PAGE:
There are four million of them roaming around the United States as we speak. Collectively, according to the New York Times, they cause roughly $800 million in property damage annually. But these animals are no ordinary pests — they’re not rats or termites or other such creatures which normally spring to mind as destructive nuisances.
They’re pigs — feral pigs. And they are, literally, out of control.
Feral pigs may look rather harmless — like furry cousins of the incredible, friendly pig from Charlotte’s Web. But that could not be further from the truth. Their voracious appetites combined with their willingness to eat almost anything mean that wherever they are, anything edible is certain to be consumed. They destroy the habitats of other wildlife, eating food other animals rely on. They ravage crops and shred other plants. According to the New York State Department of Environmental Conservation, they even “consume the nests and eggs of ground nesting birds and reptiles.” They know no boundaries, appear to have no fear, and reproduce rapidly. As the Times summarized, feral pigs are “[c]apable of breaking through fences. [...] They run pickup trucks off the road. They prey on young livestock and woodland creatures. They carry disease. They gestate in four months and deliver litters of a half dozen.” The New York State DEC echoes that last sentence, noting that “[a] feral swine population can triple in one year.” They’re a menace.
Hunting them is no easy feat, either. They have very sharp tusks and can be deceptively quick, especially when injured, cornered, or otherwise threatened. In July of 2011, for example, a Texas man tried to trap five of the pigs in a pen on his ranch, but one of the pigs speared him in the calf. The rancher required more than 100 stitches. Another Texan, a hog hunter, told Environmental Graffiti that feral pigs are “the poor man’s grizzly [bear]. If you shoot at a hog, you’d better shoot straight, because if you don’t kill it, he might try and kill you.”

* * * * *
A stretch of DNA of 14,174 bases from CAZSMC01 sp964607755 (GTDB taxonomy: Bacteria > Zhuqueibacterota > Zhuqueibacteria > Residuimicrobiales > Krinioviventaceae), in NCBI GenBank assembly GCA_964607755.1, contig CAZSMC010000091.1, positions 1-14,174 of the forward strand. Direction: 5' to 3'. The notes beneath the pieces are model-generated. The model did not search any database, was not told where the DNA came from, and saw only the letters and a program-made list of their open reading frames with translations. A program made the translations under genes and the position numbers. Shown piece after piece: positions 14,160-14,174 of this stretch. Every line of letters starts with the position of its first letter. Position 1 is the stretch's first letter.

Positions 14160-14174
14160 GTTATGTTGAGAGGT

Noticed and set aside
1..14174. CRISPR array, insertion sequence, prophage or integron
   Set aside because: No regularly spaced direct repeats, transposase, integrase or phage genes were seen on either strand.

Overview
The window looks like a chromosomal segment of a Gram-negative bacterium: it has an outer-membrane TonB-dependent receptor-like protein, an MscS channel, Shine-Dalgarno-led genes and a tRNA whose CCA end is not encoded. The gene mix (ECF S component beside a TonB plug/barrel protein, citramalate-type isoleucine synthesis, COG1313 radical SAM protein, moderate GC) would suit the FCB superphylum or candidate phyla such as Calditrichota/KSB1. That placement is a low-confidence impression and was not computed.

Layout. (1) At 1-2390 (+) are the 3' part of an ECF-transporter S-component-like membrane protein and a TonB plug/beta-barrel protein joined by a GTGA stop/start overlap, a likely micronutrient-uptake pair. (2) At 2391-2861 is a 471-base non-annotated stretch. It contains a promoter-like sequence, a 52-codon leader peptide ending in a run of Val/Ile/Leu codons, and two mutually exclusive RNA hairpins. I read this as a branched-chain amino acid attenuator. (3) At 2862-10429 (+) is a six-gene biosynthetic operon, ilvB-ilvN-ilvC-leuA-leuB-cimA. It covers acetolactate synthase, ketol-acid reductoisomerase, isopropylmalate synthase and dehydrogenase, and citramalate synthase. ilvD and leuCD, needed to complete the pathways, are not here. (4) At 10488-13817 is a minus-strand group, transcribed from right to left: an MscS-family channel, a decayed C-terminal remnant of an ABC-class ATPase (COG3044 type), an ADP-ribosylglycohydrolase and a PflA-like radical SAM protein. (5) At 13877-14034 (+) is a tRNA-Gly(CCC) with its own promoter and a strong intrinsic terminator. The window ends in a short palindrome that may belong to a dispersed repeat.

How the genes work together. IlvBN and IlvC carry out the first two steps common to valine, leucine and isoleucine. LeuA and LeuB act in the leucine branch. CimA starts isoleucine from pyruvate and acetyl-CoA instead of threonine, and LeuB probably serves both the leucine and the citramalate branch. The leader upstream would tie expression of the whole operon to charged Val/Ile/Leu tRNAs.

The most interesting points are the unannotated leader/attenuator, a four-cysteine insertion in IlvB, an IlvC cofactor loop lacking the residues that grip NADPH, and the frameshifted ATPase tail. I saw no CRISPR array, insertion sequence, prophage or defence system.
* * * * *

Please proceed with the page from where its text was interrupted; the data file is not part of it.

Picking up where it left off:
Given the feral pigs’ proclivity and the economic harm they cause, some jurisdictions take a no-holds-barred approach to their eradication. Missouri, for example, goes to the extreme: “Hunters afield for other game are encouraged to shoot feral hogs on sight when they are encountered. In Missouri, feral hogs may be killed in any number throughout the year. During most of the year no permit is required and any method is allowed. Resident landowners on land they own, and lessees on land on which they reside, may use any method to kill feral hogs at any time without a permit.”
Bonus fact: A typical feral pig weighs 100 to 200 pounds (50 to 90 kg) and, excluding its tail, can reach lengths of about six and a half feet (or about 200 cm). But in 2004, a feral pig was killed on a farm in Georgia which was about seven to eight feet long and weighed an estimated 800 pounds. That creature — a hybrid of a wild boar and a domesticated pig, seen here – earned the nickname Hogzilla. It was so large that news of its discovery and death was, originally, widely believed to be a hoax.
From the Archives: Bacon of the Sea: Pigs, swimming.
Related: “The Complete Book of Wild Boar Hunting: Tips and Tactics That Will Work Anywhere” by Todd Triplett. 4 stars on 14 reviews.
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